The "young teachers" had some difficulty explaining and clarifying terms and concepts. Doing rather than speaking and explaining is the youngsters strong point. Another problem related to the one mentioned above, is the pace at which the youngsters taught. Very often they went too fast over the material and had difficultly restraining themselves.
Giving preparatory assignments for the "young teachers" and assignments to practice what was learnt in the session to the old learners.
There was too much satisfaction about the way the course was conducted, that the two teachers, who supervised the entire operation, didn't at times realize the need for the aforementioned assignments.
At the end of the first 5 meetings the two supervising teachers demanded that the participants both children and seniors record their work and impressions on a weekly basis. From the 6th session on, the teachers were less demanding and not all the participants bothered to write a detailed description of the work done and their reflections.
The young teachers had some difficulty fully understanding the reflective process and its importance. Very often they resorted to summarizing what was taught or learnt instead of describing inner processes they underwent.
|Summary and Discussion
The success of this program stems from the following guiding principles:
1. Mindful use of technology
When a new technology becomes prevailing it brings about many changes: changes in ways of thinking, in methods and tools for thinking and in social processes and structures. We often hear that the new Information Technologies are responsible for the digital divide and as such increase the ever- widening gaps in society.
This paper describes the opportunity to minimize the gaps in society by using these very technologies. I maintain that mindful use of the IT, based upon value oriented pedagogic approach focusing upon volunteering, cooperation and the acceptance of the other, will give us the tools to bridge societal gaps, create new caring communities and establish innovative models of closeness as opposed to individualism and alienation.
2. Careful preparation work
From our work 1998-2001, we learnt that there was much need for thorough and careful preparation work, to be done with the "young teachers" prior to the actual teaching itself, during the teaching and an in depth summation session.
3. Reciprocity is a key element
A good program is a program in which people are both giving and receiving. Both parties children and seniors, function both as teachers and as learners. The children tutor the seniors at computer and internet skills and the seniors teach the young ones a lesson in history. The children and the seniors write together a computerized chapter based on the personal history of the senior tutored. Together they surfed the Internet in their quest for information; together they scanned pictures from albums and documents archives, related to the senior's life story.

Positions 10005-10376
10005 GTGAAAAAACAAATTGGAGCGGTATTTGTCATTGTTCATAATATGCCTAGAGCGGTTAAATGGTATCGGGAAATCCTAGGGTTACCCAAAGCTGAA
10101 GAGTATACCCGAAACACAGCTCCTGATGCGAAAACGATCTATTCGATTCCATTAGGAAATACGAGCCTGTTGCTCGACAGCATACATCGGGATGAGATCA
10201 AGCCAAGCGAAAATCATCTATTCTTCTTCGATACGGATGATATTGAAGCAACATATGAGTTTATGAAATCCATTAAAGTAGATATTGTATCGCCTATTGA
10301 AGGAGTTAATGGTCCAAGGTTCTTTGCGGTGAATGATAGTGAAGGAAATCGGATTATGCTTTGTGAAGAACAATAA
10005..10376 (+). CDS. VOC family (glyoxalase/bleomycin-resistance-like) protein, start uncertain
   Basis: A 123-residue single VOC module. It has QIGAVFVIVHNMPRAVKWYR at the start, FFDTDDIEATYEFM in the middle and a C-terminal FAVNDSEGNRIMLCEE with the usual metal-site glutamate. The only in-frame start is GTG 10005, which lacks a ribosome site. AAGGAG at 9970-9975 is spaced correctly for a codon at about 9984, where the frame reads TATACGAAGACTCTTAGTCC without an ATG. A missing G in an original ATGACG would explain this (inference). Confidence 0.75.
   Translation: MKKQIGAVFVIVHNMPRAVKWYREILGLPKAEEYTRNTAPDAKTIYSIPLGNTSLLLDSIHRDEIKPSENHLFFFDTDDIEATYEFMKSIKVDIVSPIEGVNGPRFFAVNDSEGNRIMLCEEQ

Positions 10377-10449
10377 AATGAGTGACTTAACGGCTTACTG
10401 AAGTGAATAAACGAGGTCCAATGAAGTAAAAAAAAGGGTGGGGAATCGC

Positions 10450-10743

The seniors don't function only as receivers of technological skills mastered by the young ones, but they are also contributors to the "young teachers" from their vast knowledge and experience.
Reciprocity was and is manifested in many ways in this program.
M. a fifth grade pupil, had the following to say: "I had a lot of emotional difficulties this year. But my "old lady" listened to me and "fixed" my head. Each meeting with her was like walking into a beautiful land"..
When we started out the project in 1998 we thought that the main beneficiaries from the project would be the seniors: they would be tutored at computer and internet skills. For two first years 1998-2000 we limited the scope of the program to teaching by the children of these aforementioned skills. After the first two years we realized how much the children were to gain from this program and we expanded its scope to include a lesson in history and a lesson in reciprocity.
A folk saying maintains, and I am quoting rather freely, that when an old man dies, an entire library is set on fire.
In this program libraries are saved and the young children become the curators of libraries endangered.